“I played a lot of golf with Jack Nicklaus when we were amateurs, and he would laugh when I pulled out my card,” Beman continued. “But then he got married to the idea. The first time Jack copied what I did was at Pebble Beach, for the 1961 U. S. Amateur.” Nicklaus himself said later, “I was playing a practice round with Deane in 1961 and he said, ‘Why don’t you try it one time, just walk off the golf course?'” He did, and blew away Dudley Wysong in the final. “After that,” Beman continued, “I don’t think Jack ever played a round without having the ability to really, really know the length of any shot he was facing.”

Beman's notes from Colonial, in 1960.

Beman’s notes from Colonial, in 1960.

“Now, I will say this,” Beman went on. “I was not a popular guy with caddies, because I required them to go walk the golf course before every round, and pace off every pin position. I had my yardages to the front of the green, and I knew how deep the green was, so I would give my caddie a pad on which I had marked the dimensions. I wanted to know how deep the pin was that day, and he would pace that off. Nobody had any pin sheets in those days—but I did.”

Beman's notes for the 1959 Masters.

Beman’s notes for the 1959 Masters.

Nowadays, tour players and their caddies carry extraordinarily sophisticated yardage books, which contain not just distances but also topographical details, and even lousy golfers can determine the length of just about any shot within a few feet, if they own a laser rangefinder. But players at all levels were skeptical at first, and Beman’s idea didn’t really catch on until the 1970s. Arnold Palmer, among many others, though it was dumb. Ha!

Beman's notes for Pinehurst No. 2.

Beman’s notes for Pinehurst No. 2.

“My notes became much more sophisticated once I turned professional,” Beman said. He saved those scorecards, too — but the ones in the photos above show how it all began.

IMG_1379

Report From the Phoenix Open: Coping With a Ten-Drink Limit

beeronpatio

Chic, CJ, Jaws, and Brian—all members or honorary members of the Sunday Morning Group—somehow persuaded the Department of Homeland Security to let them spend four days in Scottsdale without supervision, then paid for the trip by withdrawing money from their wives’ 401ks. Or so I assume. Here are Jaws, CJ, and Chic at the men’s member-guest either last summer or the summer before:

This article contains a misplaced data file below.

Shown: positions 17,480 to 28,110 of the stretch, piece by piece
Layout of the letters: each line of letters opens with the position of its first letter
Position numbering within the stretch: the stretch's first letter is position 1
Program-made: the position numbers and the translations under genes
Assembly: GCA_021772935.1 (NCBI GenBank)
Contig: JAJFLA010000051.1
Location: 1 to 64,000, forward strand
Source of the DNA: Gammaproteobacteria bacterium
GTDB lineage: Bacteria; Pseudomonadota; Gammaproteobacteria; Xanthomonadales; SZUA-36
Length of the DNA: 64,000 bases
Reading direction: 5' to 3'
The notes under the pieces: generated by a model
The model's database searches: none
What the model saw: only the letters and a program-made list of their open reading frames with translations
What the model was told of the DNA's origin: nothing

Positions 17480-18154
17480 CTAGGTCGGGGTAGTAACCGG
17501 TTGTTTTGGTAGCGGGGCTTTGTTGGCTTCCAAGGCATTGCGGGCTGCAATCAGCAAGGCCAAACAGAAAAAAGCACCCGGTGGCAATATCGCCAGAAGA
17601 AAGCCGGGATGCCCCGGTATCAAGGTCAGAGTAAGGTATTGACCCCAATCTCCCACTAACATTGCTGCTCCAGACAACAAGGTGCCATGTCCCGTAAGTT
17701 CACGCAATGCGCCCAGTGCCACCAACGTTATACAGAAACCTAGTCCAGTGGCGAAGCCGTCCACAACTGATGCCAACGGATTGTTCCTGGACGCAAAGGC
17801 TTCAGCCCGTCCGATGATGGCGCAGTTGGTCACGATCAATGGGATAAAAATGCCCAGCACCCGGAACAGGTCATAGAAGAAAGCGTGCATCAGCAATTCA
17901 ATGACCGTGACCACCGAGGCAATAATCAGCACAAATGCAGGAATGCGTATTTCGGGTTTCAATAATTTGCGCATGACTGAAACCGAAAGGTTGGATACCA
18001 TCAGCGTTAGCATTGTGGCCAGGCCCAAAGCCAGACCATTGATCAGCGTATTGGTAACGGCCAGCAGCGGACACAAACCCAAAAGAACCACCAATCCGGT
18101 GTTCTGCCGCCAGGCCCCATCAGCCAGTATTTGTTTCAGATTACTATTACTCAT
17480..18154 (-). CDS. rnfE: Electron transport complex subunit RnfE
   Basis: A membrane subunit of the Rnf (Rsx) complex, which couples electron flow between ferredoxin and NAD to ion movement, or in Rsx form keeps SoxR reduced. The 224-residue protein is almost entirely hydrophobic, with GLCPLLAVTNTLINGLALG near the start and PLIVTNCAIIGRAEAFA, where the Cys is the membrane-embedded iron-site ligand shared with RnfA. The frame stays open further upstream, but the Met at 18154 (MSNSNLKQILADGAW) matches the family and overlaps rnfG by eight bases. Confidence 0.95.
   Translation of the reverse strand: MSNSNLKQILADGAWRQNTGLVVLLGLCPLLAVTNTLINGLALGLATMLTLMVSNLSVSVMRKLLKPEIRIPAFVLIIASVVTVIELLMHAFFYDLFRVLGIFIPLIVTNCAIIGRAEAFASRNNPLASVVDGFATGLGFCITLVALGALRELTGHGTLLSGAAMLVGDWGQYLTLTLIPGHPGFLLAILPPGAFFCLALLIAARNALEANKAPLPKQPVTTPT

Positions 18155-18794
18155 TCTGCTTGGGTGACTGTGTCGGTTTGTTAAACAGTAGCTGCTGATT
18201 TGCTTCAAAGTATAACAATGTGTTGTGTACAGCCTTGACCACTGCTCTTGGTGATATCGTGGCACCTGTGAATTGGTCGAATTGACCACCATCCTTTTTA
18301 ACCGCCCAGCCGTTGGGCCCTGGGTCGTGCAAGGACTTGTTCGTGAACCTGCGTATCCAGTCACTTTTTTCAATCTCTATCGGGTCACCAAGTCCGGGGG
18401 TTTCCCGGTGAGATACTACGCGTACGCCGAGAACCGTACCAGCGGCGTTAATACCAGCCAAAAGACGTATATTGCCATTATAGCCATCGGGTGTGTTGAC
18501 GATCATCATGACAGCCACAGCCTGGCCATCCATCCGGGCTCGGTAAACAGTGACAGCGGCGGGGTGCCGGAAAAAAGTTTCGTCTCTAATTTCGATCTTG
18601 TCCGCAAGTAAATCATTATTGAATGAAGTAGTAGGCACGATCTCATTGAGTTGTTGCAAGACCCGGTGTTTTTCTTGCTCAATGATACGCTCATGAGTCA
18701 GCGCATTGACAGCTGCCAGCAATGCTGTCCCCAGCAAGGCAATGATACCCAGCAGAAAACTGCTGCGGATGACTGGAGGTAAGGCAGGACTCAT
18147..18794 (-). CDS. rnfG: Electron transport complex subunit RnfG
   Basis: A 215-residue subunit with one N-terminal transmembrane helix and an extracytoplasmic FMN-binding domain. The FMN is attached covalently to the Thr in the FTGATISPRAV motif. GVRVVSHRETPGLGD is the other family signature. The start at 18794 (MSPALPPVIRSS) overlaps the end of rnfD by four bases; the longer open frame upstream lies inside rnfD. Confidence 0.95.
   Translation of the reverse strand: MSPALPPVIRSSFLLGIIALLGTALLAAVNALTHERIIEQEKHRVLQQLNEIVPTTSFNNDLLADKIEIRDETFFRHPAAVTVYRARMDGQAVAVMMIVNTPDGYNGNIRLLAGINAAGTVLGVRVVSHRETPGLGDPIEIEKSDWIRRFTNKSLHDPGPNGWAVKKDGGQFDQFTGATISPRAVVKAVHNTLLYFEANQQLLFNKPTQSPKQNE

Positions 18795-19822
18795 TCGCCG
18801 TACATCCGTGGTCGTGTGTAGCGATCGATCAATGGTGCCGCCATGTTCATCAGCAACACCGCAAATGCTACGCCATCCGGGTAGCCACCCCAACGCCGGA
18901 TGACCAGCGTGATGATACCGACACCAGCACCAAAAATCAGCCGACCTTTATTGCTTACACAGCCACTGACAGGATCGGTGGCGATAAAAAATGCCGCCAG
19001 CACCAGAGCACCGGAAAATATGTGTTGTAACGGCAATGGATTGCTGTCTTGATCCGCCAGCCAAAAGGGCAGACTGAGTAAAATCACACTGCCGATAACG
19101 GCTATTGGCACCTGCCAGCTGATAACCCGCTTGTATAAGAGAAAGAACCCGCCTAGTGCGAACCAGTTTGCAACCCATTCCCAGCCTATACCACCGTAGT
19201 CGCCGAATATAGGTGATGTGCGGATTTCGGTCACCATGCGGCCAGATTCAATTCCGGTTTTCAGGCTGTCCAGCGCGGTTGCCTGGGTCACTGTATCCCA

P1140155

In Scottsdale, they’ve been dividing their time between the Waste Management Phoenix Open and Grayhawk Country Club, a few miles away. Before they left, I swore in Chic as this blog’s official representative in the grandstands on the sixteenth hole. Getting reports from him hasn’t been easy, but here’s one:

“Apparently with the skybox tix u have a 10 drink limit but if u tip the girl enough she doesn’t keep count. So my 10 drinks only counted as 2 in her book.”

All things considered, his photos are remarkably unblurry:

Chic Phoenix 1

Back to Chic:

“The bleachers seem to be the place to be. Which was below us not below us just fiscally below us. They had guys dressed in Masters caddies outfits. Bubba thru a lot of stuff to the fans. Saturday is green out day. Everyone to wear green and support the waste management cause. Golf now then golf in the am. Then tourney rest of day.”

Chic Phoenix 2

That was yesterday. When they got to the Grayhawk, Chic discovered that he had an old Uncle Frank ball in his bag. Uncle Frank was a beloved SMG member, who died from lung cancer seven or eight years ago. After the cancer had spread to his brain, he was given a marathon radiation treatment, during which his head had to be immobilized in a halo brace, a birdcage-like contraption that was anchored to his shoulders and his skull. When the session ended, 18 hours after it began, he asked the nurses to take him to the children’s oncology ward before removing the brace. A couple of days before, at home, he had made a basketball backboard out of Styrofoam, and now he asked the nurses to attach it to the back of his head. He let the children in the ward shoot free throws with a Nerf ball, three shots for a dollars. “Hey,” he told me later, “I made twenty-three bucks.” Here’s how he dressed for our first-and-almost-last clubhouse sleepover, in 2002:

boa 2

When Uncle Frank died, we had his name printed on lots of golf balls, and divided them up among ourselves. The idea was to lose the balls in interesting places, so that his name would keep popping up for years, as a kind of memorial. I myself have lost them on great courses in three different countries. Back to Chic:

“I thought trying to lose the frank ball in Arizona might be a nice send off. Well the ball lasted 6 holes. I tried to lose it but it hung in there. 1 pic from its adventure:”

Chic Phoenix 3

Incidentally, the thing that Brian is the most famous for, at home, is knowing how to use a beer can to open a beer bottle:

Masters Countdown: An Augusta National Member Who Carried Even More Cash Than Phil Mickelson

tengrand

Dave Shedloski, with help from a squadron of Golf Digest staffers, recently asked a number of tour pros how much cash they carry. The winner was Phil Mickelson, whose wallet, at that moment, contained $8,100. That’s a lot. But one of the founding members of Augusta National routinely carried more. Way more.

W. Alton “Pete” Jones was the CEO of the oil company that’s known today CITGO. He was a close friend of Clifford Roberts, Bobby Jones, and Dwight Eisenhower (who joined the club in 1948), and he was known for his generosity. He insisted on picking up almost any restaurant or bar check that he had anything to do with, and he financed or helped to finance many improvements at the club.